Mabel vs. EcoLab

Mabel vs. EcoLab

 In a commercial kitchen environment, more factors come into consideration than in residential kitchens. The following are just a few of the many moving parts in a clean, safe kitchen: 1) Ability to clean greasy areas and deep frying areas, 2) Keeping drainage flowing, especially for grease traps, 3) Having more people maintain hygienic practices (i.e. more opportunities for non-adherence to protocols), 4) Cleaning surfaces, hands, food, and dishes without contaminating food with cleaning products, 5) Using cleaners that are non-irritating to workers and will not overly dry out their skin, and 6) Maintaining a clean, non-slip floor space. 

While the Covid-19 scare prompted many companies to produce and buy cleaning agents that claimed to kill viruses such as SARS-CoV-2, microbiologists and other scientists have warned that the explosion of antimicrobials during and after the pandemic will lead to further antimicrobial resistance, which is a global public health concern. They can also have negative effects on human health as many of them are genotoxic. Antibiotic development has in the past saved millions of lives, but their abuse, misuse, and overuse is leading to the opposite effect.


Mabel’s All-Purpose Cleaner is suitable for kitchen spaces because it is an aquatic-based, botanically-derived formula. One of its ingredients, lauramine oxide, is environmentally preferable because it is derived from coconuts, is toxic to harmful microorganisms without being toxic to humans, and can work in anaerobic (without oxygen) environments such as in drains. Lauramine oxide does not contribute to indoor air halogenated volatile organic compounds (VOCs), or pose carcinogenic risks like bleach-containing cleaners. Another ingredient, citric acid, has a wide spectrum of uses and is even safe to ingest. As a cleaner, it’s gentle enough to clean two hundred year old works of art, but strong enough to earn its classical green status as a corrosion inhibitor for carbon steel. Citric acid is so central to the metabolism of both the plant and animal kingdom that it is in no way a foreign substance to life on earth, yet it can still be used in high-tech industrial applications for chelation, pH regulation, buffering, and so much more. Inside the body in the form of Vitamin C, citric acid is a powerful antioxidant that fights free radicals, so much so that space scientists study its properties to be used to fight radiation damage in astronauts! Indeed, it is a cleanser both inside and outside of the body.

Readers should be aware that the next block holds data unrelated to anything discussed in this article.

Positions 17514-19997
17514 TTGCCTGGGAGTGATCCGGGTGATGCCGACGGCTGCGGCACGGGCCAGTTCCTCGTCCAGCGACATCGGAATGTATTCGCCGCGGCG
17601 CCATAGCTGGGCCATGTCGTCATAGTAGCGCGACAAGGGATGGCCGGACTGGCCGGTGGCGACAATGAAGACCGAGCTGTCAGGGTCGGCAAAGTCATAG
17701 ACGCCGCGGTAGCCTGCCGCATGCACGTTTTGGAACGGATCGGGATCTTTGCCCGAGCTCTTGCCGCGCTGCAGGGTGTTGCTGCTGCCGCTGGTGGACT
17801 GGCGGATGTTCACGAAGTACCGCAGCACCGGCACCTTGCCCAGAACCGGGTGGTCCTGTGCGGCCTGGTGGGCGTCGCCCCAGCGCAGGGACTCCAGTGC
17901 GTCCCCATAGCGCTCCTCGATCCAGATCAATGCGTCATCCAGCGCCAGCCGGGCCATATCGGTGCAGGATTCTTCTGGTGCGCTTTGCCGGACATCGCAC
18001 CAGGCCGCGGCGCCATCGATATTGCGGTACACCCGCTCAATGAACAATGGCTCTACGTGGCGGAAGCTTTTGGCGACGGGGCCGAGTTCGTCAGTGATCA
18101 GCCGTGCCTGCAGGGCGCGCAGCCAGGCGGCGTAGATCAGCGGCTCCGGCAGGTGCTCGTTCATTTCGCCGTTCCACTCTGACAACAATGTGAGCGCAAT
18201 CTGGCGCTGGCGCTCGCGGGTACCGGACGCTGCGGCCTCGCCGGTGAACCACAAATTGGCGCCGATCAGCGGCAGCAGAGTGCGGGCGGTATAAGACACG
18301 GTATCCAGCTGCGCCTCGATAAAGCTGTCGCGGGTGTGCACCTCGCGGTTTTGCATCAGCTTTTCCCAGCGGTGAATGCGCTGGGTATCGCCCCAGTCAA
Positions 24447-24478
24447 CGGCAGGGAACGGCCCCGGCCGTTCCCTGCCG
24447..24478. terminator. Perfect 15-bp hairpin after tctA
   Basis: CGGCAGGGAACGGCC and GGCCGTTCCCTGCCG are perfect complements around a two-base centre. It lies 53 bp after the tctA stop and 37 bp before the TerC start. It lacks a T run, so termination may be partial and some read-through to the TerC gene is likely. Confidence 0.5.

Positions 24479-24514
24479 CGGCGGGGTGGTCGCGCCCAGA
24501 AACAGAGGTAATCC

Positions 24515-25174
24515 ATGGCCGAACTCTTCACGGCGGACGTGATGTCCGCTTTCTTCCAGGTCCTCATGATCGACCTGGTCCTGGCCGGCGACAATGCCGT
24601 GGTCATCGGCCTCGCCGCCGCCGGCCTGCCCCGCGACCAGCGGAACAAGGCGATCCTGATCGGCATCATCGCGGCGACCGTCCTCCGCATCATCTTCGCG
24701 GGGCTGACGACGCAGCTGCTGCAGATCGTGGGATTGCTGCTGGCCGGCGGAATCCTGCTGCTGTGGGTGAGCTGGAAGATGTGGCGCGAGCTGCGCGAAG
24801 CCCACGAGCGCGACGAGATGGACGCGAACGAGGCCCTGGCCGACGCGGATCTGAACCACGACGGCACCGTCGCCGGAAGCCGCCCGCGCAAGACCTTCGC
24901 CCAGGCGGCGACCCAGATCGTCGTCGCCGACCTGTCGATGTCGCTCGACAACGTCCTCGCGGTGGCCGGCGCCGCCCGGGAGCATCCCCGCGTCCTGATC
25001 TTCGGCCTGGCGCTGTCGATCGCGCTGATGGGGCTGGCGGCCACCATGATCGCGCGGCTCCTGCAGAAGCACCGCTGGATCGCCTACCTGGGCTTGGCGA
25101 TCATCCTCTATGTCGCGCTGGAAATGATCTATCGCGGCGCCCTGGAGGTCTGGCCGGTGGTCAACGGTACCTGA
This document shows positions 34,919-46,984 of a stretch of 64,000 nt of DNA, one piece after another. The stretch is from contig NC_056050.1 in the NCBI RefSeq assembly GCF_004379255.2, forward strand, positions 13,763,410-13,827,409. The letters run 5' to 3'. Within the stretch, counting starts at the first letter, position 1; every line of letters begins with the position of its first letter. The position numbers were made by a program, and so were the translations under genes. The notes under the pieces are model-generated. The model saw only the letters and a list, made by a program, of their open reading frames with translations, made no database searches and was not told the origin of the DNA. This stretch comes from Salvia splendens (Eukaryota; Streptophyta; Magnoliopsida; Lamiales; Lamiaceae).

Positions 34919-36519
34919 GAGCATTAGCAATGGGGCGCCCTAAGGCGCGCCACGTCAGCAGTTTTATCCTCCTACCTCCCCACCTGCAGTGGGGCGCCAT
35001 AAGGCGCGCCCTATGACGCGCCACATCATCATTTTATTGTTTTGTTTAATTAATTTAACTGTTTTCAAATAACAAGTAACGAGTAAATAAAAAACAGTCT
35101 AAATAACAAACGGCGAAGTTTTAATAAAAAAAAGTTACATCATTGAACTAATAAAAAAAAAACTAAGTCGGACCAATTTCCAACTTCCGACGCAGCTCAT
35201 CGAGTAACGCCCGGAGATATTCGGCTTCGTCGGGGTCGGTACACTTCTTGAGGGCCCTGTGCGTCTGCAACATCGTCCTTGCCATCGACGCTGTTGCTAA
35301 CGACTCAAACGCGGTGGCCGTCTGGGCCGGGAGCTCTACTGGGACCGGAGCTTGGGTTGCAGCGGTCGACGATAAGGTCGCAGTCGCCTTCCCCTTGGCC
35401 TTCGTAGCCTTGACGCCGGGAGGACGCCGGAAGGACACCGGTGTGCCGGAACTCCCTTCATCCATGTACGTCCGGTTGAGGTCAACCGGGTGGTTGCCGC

What is equally, if not more, important about Mabel cleaners is what is not found in its formulations. Unlike many phosphate-based detergents that find their way into aquatic ecosystems, Mabel cleaners are phosphate-free. Phosphates are deleterious to the environment, which has been known at least since the 1950s, as many scientific publications since then have shown that they contribute to algal blooms. When algae and cyanobacterial populations become overabundant due to excessive inputs such as phosphates, they eventually die, which removes oxygen from the aquatic environment and kills fish.